On September 15, 2005, Doron Almog, an IDF general with an illustrious military career, landed in London on an El Al flight. He was in London fundraising for Aleh, a charity which provides residential facilities for disabled children. Gen. Almog did not expect to have any difficulties passing through airport control in London. In fact, the British police were waiting for him. A lawyer in London had asked a local court to issue an arrest warrant for Gen. Almog, and the policemen were waiting at passport control to take the general into custody.

Gen. Almog had a lucky escape. Someone had warned him before he landed that the police were waiting for him and he stayed on the plane. El Al did not permit the policemen to board the plane, and Gen. Almog flew back to Israel without stepping on British soil. How did Gen.

Almog come so close to being arrested, and should other Israeli soldiers be worried about this possibility, too? The law in England has changed since 2005, though, and this article looks at the position then and now.

Under international law, some crimes are considered so serious that a person who has committed them may be arrested and tried in any country, not just the place where the crime was committed or where the person lives, which is normally the rule. Such crimes include piracy, torture and war crimes. The principle is called “universal jurisdiction” because a court in any country will consider itself to have jurisdiction over the whole world when it comes to these crimes.

Pursuant to that universal jurisdiction, a dictator from South America accused of torturing people in his own country can be arrested in Britain on a warrant issued by a Spanish judge, as happened in 1998 to General Pinochet, the former president of Chile.

Until 2011, England and Wales had permissive rules about who could ask the courts for an arrest warrant in relation to a crime subject to universal jurisdiction.

Any person could put information before a magistrate that a crime had been committed, even one committed outside the court’s jurisdiction, and the magistrate could issue an arrest warrant. In the case of Gen. Almog a pro-Palestinian group was responsible for obtaining the warrant.

There were exceptions for foreign politicians in the country on a “special mission,” but not for ordinary soldiers.

This situation resulted in Israeli politicians including the former opposition leader, Tzipi Livni, canceling planned trips to the UK for fear of being arrested.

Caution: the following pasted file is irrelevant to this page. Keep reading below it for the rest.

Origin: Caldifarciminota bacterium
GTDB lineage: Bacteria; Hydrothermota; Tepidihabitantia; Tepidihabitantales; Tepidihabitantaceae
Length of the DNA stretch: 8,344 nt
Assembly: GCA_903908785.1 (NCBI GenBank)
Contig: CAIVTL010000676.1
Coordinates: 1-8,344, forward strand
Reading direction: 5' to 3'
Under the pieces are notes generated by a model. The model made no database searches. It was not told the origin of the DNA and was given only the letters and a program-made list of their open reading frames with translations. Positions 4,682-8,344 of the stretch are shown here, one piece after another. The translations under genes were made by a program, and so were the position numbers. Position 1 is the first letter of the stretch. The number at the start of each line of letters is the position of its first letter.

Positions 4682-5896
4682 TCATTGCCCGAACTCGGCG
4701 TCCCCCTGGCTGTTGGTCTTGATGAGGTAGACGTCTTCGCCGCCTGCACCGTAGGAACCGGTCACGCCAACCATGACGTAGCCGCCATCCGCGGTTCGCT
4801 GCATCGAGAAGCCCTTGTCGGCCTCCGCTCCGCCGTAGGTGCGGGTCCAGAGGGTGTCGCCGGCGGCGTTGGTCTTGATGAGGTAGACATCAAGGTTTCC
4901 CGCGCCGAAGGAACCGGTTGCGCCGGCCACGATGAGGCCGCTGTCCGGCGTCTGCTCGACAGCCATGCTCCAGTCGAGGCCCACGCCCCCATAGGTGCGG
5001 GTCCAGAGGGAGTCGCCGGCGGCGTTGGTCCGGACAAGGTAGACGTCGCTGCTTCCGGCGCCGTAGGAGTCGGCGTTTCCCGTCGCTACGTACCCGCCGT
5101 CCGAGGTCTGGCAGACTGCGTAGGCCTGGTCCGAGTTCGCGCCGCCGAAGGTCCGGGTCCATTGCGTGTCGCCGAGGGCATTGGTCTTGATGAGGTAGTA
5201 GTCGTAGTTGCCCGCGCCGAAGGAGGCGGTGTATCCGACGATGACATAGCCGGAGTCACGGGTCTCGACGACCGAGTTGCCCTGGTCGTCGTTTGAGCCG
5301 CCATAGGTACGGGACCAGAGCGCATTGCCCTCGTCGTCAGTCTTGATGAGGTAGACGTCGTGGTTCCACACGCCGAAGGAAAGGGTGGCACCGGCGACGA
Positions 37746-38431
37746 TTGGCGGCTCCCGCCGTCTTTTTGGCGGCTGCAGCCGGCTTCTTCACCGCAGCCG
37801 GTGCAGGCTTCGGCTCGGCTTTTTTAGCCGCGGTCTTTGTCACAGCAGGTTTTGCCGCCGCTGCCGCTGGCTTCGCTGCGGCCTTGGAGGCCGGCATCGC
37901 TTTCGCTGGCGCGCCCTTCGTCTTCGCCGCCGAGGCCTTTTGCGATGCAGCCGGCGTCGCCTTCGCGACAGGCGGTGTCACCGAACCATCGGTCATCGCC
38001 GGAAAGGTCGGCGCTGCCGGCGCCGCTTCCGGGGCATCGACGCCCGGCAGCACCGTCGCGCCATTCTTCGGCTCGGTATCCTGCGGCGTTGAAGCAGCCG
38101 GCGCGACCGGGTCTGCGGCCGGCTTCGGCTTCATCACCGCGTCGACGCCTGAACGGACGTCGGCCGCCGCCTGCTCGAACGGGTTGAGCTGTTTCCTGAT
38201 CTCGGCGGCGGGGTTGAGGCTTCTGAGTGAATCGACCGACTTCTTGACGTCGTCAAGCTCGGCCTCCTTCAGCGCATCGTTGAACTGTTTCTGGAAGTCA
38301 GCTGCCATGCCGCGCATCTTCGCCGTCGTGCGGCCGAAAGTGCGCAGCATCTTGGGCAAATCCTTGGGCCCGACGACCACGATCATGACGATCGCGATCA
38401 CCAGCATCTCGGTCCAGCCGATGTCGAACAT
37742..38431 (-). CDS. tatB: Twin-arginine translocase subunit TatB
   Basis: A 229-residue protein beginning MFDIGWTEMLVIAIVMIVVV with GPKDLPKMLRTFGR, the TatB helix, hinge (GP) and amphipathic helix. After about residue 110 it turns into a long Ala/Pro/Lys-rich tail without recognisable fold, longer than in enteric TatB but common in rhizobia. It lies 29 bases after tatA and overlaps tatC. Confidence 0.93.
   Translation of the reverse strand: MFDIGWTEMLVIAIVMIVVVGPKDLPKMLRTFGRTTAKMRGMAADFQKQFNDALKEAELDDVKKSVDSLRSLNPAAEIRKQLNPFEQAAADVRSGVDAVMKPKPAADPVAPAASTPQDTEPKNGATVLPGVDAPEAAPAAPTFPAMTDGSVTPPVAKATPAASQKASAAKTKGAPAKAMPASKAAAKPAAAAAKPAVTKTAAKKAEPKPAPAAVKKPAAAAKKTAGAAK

In 2011 Parliament passed the Police Reform and Social Responsibility Act to deal with this problem. Under the new law the prior permission of the Director of Public Prosecutions (DPP) is required before a warrant can be issued against foreigners suspected of war crimes committed outside of the UK. The DPP is a lawyer employed by the government to decide, according to strict criteria, which suspected criminals should be prosecuted. In particular, only cases which have a realistic prospect of conviction and where prosecution is in the public interest should be pursued.

Even with this new law, Doron Almog cancelled a planned trip to England in June this year because he was advised by Israeli government lawyers that the DPP might decide that the he should be arrested.

The Israeli government would prefer the decision of whether to arrest to be made by a politician, who would take into account diplomatic considerations, not by a civil servant who has no such constraints.

In October 2011, when Tzipi Livni visited the UK and an arrest warrant was applied for under the new law, the DPP stated that it had not concluded whether to prosecute her or not, because she was in England on a “special mission” with diplomatic immunity from prosecution. For someone like Gen. Almog without such protection, even the new law seems not to offer sufficient comfort.

Because of the law change there is certainly a smaller risk now that an Israeli soldier visiting England might be arrested for alleged war crimes in, for example, Gaza.

Even if someone placed evidence before a magistrate that the soldier had committed a war crime, the DPP would have to agree before the soldier could be arrested, let alone put on trial. The DPP could only agree if there was good evidence that the soldier had committed the crime, and that prosecution was in the public interest.

Although the meaning of “public interest” has not been tested in relation to Israeli soldiers’ alleged war crimes, it is likely that causing a diplomatic embarrassment to a close ally such as Israel would not be in the English public’s interest in most cases. Accordingly, a soldier who simply served in the IDF, even in a controversial job like manning a checkpoint in the West Bank, but did nothing more unusual than that, would have little to fear in visiting England or Wales.

The writer is senior partner at Asserson Law Offices, an English law firm which operates from offices in London, Jerusalem and Tel Aviv.

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